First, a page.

Author: Richard

Love audio and writing.

International Dawn Chorus Day

Garden shed studio

My poor shed in 2013

Spoiler alert – I slept through it.

To be honest I had no plans on getting up that early this morning. My sleep pattern is all over the place at the moment.

I did my first International Dawn Chorus Day in 2013 from the bottom shed in the garden. It required me cutting a hole in the side of the shed in order for me to stick a couple of microphones on a shelf.

I had wires running up to the spare room where they fed into a mixer and then live onto the internet.

The following year I pretty much did the same thing except I don’t think I used the shed studio. Instead the microphones were pointing out of the bedroom window.

Things got very exciting in 2015 as I set up a whole outside broadcast unit on the Norfolk Wildlife Trust reserve at Ranworth Broad in Norfolk. It took a good few hours to set up, then a drive home. A very early alarm call and drive back to Ranworth.

After all the excitement in 2015, I was back in my own garden for 2016 International Dawn Chorus Day.

Broadcasting from Cley Marshes in 2017

Broadcasting from Cley Marshes in 2017

My final International Dawn Chorus Day was the most exciting I’ve done.

We were at Cley Marshes in North Norfolk as part of the Sounding Coastal Change project.

It meant setting everything up and then grabbing what sleep I could on the floor of one of the bird hides. It was incredible. You can read about it by clicking these words.

All, apart from the first one I did, were relayed by SoundCamp / REVEIL, which follows the dawn live around the world.

You can hear the various recordings below.

Will I do it again? Probably. Any suggestions for 2021?

Foxley Wood in the rain

I’ve been invited to help on a new project with the Norfolk Wildlife Trust which involves me creating four seasonal soundscapes.

For this first one, Spring, I wanted to get a backdrop of some early morning birdsong in a sunlit bluebell woodland. Sadly the weather Gods had other ideas and I spent a Saturday morning in Foxley Wood in Norfolk slowly being sucked into the rain sodden ground.

I will return when the weather promises to be a little more forgiving, but I thought I’d share my damp, nay sodden, visit with you. Please excuse all the crackles and thuds, it’s rain not static interference!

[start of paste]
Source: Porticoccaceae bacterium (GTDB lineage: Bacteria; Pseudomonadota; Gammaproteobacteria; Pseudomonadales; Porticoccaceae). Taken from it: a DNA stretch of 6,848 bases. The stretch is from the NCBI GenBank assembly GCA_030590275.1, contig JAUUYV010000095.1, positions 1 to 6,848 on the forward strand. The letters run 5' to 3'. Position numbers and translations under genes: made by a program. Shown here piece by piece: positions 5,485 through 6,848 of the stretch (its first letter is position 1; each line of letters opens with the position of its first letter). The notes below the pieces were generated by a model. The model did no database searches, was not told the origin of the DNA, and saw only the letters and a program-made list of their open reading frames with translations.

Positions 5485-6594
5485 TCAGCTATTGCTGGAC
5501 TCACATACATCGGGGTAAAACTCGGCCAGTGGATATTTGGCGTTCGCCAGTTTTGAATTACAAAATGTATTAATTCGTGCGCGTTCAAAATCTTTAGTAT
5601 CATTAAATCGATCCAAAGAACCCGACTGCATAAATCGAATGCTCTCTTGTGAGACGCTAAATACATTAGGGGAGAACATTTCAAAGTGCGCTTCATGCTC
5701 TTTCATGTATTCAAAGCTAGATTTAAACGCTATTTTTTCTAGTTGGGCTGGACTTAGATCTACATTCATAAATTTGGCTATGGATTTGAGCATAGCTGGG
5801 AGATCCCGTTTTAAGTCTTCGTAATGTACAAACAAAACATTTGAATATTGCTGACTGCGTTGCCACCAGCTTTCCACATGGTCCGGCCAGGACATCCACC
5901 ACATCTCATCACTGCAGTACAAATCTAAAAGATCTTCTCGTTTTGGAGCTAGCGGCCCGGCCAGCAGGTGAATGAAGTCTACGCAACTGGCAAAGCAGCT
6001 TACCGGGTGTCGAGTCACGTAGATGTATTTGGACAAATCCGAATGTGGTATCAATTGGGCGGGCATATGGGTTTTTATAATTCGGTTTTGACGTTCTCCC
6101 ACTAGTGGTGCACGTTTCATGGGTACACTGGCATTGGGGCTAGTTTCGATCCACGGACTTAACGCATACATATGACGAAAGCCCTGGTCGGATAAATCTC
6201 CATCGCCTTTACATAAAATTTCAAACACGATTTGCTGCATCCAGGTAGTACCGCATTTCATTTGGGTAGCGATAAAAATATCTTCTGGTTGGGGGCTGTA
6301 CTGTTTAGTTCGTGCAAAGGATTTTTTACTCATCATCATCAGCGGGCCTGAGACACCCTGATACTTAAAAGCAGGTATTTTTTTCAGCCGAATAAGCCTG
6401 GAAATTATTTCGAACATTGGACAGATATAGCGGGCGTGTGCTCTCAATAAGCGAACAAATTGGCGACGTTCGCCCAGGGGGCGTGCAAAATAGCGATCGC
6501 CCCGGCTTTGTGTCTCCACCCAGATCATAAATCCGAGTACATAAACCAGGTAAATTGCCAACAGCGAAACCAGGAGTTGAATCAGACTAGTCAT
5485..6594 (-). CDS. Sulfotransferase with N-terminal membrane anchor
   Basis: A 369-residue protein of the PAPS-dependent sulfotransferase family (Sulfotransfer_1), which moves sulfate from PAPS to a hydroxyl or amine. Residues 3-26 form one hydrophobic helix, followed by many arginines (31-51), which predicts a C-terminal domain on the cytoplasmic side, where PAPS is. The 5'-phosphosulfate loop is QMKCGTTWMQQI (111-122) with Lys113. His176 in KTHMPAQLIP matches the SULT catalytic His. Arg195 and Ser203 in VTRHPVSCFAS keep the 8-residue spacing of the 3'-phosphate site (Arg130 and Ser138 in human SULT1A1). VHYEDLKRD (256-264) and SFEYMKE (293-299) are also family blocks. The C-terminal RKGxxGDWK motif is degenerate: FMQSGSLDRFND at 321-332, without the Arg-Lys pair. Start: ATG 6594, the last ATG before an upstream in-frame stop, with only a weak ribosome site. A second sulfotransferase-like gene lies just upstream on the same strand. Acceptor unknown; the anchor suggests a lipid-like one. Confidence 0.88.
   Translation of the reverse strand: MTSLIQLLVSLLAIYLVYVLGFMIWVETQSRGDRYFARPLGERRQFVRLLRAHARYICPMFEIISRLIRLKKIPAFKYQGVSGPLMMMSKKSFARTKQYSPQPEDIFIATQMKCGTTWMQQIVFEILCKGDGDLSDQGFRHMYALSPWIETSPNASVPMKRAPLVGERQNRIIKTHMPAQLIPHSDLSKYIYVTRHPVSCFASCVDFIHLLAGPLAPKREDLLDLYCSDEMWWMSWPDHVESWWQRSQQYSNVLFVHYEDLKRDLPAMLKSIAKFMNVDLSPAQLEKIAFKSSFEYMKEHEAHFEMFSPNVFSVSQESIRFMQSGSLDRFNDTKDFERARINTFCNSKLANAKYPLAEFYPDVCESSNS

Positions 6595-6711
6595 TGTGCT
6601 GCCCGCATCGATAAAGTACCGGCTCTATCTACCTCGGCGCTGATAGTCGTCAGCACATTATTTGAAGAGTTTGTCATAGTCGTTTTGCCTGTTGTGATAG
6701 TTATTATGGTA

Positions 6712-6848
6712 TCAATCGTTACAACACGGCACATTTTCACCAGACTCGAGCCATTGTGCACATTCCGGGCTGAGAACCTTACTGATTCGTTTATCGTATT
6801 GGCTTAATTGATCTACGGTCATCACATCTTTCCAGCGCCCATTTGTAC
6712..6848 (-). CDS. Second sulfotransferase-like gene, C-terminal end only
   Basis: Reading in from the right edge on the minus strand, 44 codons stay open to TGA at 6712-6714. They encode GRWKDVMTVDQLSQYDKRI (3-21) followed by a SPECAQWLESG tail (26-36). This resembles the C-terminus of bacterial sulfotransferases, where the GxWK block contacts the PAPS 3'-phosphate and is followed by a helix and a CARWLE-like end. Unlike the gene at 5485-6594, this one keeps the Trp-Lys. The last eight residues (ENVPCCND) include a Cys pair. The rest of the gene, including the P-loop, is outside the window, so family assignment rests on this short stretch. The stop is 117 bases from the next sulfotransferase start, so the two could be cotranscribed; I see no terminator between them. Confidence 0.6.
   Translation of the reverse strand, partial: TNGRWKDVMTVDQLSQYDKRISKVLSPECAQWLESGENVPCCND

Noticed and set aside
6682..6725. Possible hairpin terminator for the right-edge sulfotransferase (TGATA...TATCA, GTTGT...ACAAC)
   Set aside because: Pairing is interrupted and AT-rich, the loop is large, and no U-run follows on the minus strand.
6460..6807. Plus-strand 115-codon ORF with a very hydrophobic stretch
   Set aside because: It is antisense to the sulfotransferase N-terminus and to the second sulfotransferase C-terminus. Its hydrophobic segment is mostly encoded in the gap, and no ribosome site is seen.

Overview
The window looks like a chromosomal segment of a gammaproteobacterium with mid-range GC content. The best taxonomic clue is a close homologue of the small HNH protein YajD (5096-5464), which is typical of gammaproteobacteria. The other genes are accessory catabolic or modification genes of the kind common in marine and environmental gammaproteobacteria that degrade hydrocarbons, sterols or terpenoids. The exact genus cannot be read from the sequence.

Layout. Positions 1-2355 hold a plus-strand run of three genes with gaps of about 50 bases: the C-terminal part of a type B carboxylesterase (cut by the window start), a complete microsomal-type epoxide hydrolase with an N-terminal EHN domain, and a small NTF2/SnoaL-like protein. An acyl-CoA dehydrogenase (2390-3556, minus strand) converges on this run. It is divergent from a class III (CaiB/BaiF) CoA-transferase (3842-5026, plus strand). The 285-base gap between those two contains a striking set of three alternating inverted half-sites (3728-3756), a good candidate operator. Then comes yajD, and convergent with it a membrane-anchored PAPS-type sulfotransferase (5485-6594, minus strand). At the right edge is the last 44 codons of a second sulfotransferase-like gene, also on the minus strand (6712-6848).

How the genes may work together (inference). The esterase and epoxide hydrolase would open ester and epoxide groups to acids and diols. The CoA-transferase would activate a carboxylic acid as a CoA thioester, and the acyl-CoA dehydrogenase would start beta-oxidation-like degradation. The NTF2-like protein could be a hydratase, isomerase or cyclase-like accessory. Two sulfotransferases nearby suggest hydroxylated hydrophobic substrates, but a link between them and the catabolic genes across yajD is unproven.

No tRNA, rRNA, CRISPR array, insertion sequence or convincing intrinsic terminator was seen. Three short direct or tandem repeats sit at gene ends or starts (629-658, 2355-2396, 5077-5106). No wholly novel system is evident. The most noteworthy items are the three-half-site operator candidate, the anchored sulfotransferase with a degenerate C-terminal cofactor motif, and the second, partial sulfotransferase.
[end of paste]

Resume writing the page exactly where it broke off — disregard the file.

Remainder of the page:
I also took some photographs to accompany the audio recording.

 

Holme Dunes – World Listening Day

The theme for this Year’s World Listening Day was all about listening to the ground.

I headed up to Holme Dunes on the North Norfolk coast to listen the sound of the ground where land meets sea.

I buried a hydrophone about 6 inches into a sand dune below some of the grass. The result, on what was a very windy day, was this amazing soundscape.

You can hear the grass rattling together as the wind rushes over the soft sand at ground level.

Recorded for World Listening Day 2017 at the Norfolk Wildlife Trust reserve at Holme Dunes, Holme-next-the-Sea, Norfolk.

“World Listening Day 2017 is an opportunity to consider and engage one another in an ear-minded, soundscape approach to our environment, to understand our shared role in making and listening across cultures, generations, places, disciplines, and communities, and to reflect and honor the life and legacy of Pauline Oliveros, an influential woman pioneer of electronic music composition and improvisation, as well as a founder of the practice called Deep Listening. July 18, the birthday of R. Murray Schafer (b. 1933), Canadian composer and founder of the World Soundscape Project and acoustic ecology.”
worldlisteningproject.org

Listening to the Ground – World Listening Day

This year’s World Listening Day theme is inspired by a quote from Pauline Oliveros, the American composer and a central figure in the development of experimental and post-war electronic art music, who died last year.

Sometimes we walk on the ground, sometimes on sidewalks or asphalt, or other surfaces. Can we find ground to walk on and can we listen for the sound or sounds of ground? Are we losing ground? Can we find new ground by listening for it?—Pauline Oliveros (1932-2016)

Listening To The Ground

For this year’s World Listening Day I plan to put together three recordings from Norfolk recorded on July 18th. Sand dunes, a forest floor and a busy street.

I haven’t yet decided if the final piece will be three separate tracks or if I will remix them to form a fourth piece of sound art. It very much depends on what I manage to record and if the sounds work well together. (more…)